With seven years of competitive racing under his belt, Whitehorse’s Troy Henry understands the fickle nature of competitive cycling.
“I’ve been racing in cycling since I was about 12 and you come to understand that everybody has their days,” said Henry.
However, this spring all race days have been his.
In the most grueling race so far this season, the VeloNorth’s Skagway Hill on Sunday, Henry won his fifth straight race in the expert men’s division, setting a new course record with a time of 51:39.
“I’m really glad with the time I got, it’s really good,” said Henry, who was a little disappointed he failed to break the 50-minute mark. “Sometimes you set your goal high and if you miss by a tiny bit and you think, ‘There’s somewhere where I could have maybe pushed a tiny bit more and maybe got it.’ But I’m really happy with my performance today.
“I knew it was going to be really close.”
The previous record holder was Ian Parker with a time of 52:20.
Fourteen riders participated in the 19-kilometre race from Skagway to the White Pass Summit, climbing roughly 1,000-metres in altitude.
“It’s a challenging race so sometimes people are a little bit worried if they would be able to complete it or not,” said race organizer John Barryman. “So we often get more of the experienced cyclists doing the race.
“But it would be nice to see a wider range of people doing it because no one cares if we have to wait a while (for them to finish).”
The men’s record was not the only to fall.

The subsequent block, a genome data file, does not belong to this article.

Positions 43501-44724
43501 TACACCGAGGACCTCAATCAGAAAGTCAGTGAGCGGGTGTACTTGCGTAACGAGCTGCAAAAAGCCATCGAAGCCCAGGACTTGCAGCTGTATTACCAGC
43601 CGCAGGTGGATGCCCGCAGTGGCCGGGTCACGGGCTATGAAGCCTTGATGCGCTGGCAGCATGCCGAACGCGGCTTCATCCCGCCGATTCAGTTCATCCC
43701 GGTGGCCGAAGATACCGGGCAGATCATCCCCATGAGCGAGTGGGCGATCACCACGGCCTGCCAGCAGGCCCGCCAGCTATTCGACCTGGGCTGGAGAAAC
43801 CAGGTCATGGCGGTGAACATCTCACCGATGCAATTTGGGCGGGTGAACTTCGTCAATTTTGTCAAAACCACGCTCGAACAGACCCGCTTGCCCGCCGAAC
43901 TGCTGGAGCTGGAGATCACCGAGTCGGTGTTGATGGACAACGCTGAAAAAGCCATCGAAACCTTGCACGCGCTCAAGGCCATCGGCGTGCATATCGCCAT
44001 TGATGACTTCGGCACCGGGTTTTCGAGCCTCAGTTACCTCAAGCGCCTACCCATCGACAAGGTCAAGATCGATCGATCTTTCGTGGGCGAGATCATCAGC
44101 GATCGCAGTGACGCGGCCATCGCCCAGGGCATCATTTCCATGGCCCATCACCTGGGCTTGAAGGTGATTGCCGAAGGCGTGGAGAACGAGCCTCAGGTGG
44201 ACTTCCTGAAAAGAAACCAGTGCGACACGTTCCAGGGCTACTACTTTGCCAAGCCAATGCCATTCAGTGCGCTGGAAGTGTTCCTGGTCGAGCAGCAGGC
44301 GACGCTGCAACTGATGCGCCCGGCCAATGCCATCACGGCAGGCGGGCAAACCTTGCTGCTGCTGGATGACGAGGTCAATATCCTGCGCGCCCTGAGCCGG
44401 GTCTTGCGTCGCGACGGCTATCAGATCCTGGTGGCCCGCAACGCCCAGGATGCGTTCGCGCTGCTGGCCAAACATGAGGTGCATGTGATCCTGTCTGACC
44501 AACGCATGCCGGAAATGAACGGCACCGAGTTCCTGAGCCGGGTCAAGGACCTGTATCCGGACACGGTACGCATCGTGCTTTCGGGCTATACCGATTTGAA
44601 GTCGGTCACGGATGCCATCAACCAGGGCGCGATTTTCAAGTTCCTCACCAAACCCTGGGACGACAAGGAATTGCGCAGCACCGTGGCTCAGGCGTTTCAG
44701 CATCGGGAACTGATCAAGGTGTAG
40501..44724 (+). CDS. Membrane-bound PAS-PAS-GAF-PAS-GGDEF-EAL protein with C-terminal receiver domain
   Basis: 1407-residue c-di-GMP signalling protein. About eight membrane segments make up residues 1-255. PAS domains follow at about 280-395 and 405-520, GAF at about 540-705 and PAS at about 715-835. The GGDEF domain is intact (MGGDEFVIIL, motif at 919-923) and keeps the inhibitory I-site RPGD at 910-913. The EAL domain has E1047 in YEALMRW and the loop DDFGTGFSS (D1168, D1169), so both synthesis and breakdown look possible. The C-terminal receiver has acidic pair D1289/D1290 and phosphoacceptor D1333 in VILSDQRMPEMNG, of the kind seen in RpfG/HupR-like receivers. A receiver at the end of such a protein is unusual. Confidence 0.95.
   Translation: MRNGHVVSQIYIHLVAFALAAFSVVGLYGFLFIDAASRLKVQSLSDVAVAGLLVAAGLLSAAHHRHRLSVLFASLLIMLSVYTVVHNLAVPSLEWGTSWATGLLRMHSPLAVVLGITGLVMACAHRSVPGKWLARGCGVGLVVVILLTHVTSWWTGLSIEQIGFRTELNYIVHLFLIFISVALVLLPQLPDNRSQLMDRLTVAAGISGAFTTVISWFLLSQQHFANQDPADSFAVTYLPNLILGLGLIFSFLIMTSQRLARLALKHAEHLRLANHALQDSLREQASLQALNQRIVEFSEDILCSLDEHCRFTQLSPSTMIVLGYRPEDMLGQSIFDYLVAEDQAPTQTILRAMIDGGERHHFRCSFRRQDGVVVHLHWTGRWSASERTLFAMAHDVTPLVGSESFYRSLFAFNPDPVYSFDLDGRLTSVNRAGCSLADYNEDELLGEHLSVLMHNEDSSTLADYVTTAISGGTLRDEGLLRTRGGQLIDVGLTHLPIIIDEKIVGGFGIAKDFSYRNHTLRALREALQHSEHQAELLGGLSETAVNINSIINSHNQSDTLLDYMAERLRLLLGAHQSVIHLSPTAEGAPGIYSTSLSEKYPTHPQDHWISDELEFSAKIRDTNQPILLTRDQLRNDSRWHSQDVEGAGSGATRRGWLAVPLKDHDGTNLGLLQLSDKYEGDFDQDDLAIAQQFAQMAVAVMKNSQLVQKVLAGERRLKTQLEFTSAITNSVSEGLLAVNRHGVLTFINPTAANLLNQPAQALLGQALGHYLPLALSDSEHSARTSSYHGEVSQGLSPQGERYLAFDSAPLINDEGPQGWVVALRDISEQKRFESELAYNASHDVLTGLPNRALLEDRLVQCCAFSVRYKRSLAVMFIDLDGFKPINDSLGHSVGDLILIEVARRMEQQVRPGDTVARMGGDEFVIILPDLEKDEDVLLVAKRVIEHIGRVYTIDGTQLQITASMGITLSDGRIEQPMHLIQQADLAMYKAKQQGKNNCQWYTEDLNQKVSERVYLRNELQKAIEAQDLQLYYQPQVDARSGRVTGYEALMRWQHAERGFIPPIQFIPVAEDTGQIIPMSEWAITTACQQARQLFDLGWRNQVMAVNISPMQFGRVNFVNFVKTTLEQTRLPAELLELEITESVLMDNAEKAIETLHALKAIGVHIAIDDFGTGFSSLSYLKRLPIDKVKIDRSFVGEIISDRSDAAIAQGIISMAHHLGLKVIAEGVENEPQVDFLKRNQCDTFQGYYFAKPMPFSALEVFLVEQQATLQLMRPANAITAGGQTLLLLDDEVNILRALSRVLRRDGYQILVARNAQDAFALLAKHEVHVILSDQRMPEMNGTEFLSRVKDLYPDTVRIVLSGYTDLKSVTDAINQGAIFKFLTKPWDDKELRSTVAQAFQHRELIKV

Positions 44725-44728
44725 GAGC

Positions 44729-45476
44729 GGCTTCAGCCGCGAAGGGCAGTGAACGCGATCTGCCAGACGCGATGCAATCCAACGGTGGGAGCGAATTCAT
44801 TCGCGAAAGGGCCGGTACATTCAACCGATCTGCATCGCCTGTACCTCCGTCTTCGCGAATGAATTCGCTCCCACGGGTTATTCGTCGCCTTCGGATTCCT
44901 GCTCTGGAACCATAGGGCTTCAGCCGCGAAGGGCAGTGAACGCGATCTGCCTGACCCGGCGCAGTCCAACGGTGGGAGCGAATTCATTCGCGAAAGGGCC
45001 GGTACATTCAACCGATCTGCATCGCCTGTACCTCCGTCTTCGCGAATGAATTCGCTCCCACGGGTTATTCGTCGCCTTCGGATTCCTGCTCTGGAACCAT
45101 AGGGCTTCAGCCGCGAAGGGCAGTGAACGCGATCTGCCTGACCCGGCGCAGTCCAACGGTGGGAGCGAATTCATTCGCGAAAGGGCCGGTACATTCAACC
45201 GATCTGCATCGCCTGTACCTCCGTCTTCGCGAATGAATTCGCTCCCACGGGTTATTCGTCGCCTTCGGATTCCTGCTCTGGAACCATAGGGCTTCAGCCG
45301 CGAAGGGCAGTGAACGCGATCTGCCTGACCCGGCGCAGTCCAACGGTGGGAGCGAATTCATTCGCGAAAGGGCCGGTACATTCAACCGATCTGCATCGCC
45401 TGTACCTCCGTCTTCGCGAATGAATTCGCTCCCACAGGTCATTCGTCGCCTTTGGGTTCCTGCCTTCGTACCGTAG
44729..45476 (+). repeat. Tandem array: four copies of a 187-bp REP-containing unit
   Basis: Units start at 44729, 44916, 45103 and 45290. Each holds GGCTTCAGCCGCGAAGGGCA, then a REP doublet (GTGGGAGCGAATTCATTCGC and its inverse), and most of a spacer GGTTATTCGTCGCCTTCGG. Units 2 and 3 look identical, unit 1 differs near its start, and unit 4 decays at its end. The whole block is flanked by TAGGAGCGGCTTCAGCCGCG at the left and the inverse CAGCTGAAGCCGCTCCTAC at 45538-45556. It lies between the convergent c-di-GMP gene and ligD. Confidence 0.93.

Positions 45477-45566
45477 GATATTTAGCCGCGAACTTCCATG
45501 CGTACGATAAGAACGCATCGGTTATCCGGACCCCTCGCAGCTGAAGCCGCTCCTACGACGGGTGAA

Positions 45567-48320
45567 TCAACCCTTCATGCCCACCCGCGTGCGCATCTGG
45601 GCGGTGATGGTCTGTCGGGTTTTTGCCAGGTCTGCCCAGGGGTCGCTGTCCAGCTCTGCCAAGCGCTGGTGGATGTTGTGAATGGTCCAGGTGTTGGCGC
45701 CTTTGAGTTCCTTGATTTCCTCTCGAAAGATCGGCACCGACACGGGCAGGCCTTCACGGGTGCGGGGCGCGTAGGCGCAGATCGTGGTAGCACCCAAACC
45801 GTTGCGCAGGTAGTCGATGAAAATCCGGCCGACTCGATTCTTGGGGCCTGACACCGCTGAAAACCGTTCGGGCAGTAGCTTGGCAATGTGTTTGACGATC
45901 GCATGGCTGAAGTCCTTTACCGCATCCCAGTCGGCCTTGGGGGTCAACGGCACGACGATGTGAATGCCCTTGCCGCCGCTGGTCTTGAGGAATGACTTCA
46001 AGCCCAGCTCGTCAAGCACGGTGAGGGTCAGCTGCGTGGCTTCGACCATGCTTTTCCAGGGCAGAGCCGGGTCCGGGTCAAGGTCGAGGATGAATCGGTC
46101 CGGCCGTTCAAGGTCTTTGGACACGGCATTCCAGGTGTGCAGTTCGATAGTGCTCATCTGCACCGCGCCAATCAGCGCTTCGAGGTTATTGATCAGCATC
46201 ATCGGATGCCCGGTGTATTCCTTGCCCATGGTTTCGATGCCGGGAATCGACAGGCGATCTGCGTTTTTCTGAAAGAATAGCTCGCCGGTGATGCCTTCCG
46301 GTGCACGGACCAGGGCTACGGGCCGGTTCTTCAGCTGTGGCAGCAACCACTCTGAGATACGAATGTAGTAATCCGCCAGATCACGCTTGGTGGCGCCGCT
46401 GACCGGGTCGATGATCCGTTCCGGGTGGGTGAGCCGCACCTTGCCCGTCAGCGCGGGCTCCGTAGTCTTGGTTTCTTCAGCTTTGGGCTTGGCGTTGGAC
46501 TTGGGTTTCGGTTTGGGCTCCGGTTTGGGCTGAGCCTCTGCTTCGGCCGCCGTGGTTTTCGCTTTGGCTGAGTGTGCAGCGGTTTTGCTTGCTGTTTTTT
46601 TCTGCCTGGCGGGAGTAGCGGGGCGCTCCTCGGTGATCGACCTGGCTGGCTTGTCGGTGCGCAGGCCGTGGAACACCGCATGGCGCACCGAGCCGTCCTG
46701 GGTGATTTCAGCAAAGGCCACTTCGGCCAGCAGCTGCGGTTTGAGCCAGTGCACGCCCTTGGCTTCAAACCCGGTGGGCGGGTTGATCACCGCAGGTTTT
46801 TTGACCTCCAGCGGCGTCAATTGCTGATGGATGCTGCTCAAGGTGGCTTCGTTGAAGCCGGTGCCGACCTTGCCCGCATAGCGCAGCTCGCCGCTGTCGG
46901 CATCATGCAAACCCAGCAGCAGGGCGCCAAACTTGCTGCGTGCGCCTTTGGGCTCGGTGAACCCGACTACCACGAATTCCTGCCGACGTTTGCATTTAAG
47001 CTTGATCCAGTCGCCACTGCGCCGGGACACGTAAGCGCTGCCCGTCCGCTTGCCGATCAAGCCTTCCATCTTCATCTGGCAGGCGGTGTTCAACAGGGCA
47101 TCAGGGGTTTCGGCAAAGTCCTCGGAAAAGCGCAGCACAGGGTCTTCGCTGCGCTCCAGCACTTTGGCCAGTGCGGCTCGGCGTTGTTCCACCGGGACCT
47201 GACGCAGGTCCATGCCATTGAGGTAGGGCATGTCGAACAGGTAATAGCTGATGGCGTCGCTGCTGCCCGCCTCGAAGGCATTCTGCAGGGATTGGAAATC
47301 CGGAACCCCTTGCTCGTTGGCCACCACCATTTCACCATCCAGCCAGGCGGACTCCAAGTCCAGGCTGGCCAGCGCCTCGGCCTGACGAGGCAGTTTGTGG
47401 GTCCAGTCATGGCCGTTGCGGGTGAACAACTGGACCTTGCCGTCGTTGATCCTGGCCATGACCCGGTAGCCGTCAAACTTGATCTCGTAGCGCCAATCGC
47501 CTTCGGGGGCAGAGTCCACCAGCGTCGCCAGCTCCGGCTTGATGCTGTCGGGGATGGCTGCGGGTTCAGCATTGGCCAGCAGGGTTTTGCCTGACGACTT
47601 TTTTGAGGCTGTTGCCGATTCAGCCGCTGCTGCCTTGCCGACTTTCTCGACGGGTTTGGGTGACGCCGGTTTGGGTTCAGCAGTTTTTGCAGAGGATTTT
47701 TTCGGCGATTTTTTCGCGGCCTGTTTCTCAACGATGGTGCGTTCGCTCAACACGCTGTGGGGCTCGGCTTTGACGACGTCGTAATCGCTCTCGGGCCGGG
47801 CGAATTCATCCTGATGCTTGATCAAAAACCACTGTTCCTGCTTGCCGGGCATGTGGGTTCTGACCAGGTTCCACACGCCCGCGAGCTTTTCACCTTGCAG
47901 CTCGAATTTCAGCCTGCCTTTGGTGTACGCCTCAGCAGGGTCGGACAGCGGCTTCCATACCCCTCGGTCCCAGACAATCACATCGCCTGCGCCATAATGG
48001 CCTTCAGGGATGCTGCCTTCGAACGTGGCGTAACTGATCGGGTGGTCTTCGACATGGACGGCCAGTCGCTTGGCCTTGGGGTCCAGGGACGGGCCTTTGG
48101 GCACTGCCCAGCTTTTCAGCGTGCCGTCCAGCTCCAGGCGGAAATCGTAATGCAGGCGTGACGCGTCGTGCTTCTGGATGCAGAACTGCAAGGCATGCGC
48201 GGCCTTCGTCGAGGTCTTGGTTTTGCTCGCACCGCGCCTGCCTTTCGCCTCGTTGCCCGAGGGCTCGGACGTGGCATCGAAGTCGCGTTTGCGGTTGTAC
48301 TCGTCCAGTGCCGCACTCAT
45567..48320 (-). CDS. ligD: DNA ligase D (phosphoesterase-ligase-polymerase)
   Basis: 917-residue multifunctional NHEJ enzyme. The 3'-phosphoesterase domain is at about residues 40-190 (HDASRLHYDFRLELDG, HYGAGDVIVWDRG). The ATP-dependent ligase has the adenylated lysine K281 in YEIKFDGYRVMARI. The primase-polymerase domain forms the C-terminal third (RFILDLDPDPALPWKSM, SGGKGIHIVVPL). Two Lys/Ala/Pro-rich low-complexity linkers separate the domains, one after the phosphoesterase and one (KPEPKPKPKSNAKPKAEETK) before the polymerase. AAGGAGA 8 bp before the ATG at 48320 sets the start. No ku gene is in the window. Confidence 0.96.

Janice Sheufelt from Juneau, Alaska, broke her own women’s expert record set in August of 2007, shaving almost four-minutes off with a time of 1:02:35.
“It’s just my favourite kind of race—I love climbing,” said Sheufelt. “I don’t know if I just had a good day or what. The conditions were awesome. It’s unusual to have such a warm sunny day—that always helps. And I’m not tired; I’ve only done two races so far this spring.”
In Sheufelt’s two previous races, both in Juneau, she won the women’s event.
“This is a great women’s turnout,” said Sheufelt. “We don’t have that many women racers in Juneau, so it’s nice to see all the women out—especially the young women—see the future (of women’s racing).”
Heather Enders, who won the first four VeloNorth races of the season in the women’s expert division, finished third behind second place Jillian Chown.
Enders and Henry will be representing the Yukon this August at the Canada Summer Games.
The Skagway race usually takes place towards the end of the season in August. This year VeloNorth Cycling Club decided to hold two Skagway Hill Climbs, one at each end of the season.
“(This way) people can have a chance to compare their times to see if they improved,” said Barryman.
“Of course, you can’t always tell because you don’t know the conditions are going to be like. Today a little more of a tail-wind would have been nice; other than that conditions were pretty much ideal—nice and warm.”
Although the Skagway race is a low-gear kind of event, pushing into higher gears in the scarce flatter sections is vital, said Henry.
“There’s a lot of uphill, but there’s actually some flatter sections (where) you really have to focus,” he said. “You have to make sure you keep grabbing gears and you don’t just get in a rhythm and stay in the same gear that you were climbing in.
“When you get to the flatter sections, you have to keep givin’‘er.”
1st Troy Henry – 51:39
2nd Robert Sower – 59:23
3rd Derrick Hynes – 59:46
4th Ryan Burlingame – 1:01:06
5th Jerome McIntyre – DNF
1st Janice Sheufelt – 1:02:35
2nd Jillian Chown – 1:09:55
3rd Heather Enders – 1:12:10
4th Kelsey Kabanak – 1:18:38
5th Katlyn MacDonald –
1st Brian MacDonald – 1:11:07
2nd Nat Rodden – 1:11:30
1st Laura Salmon – 1:14:15
2nd Shannon Meekins –
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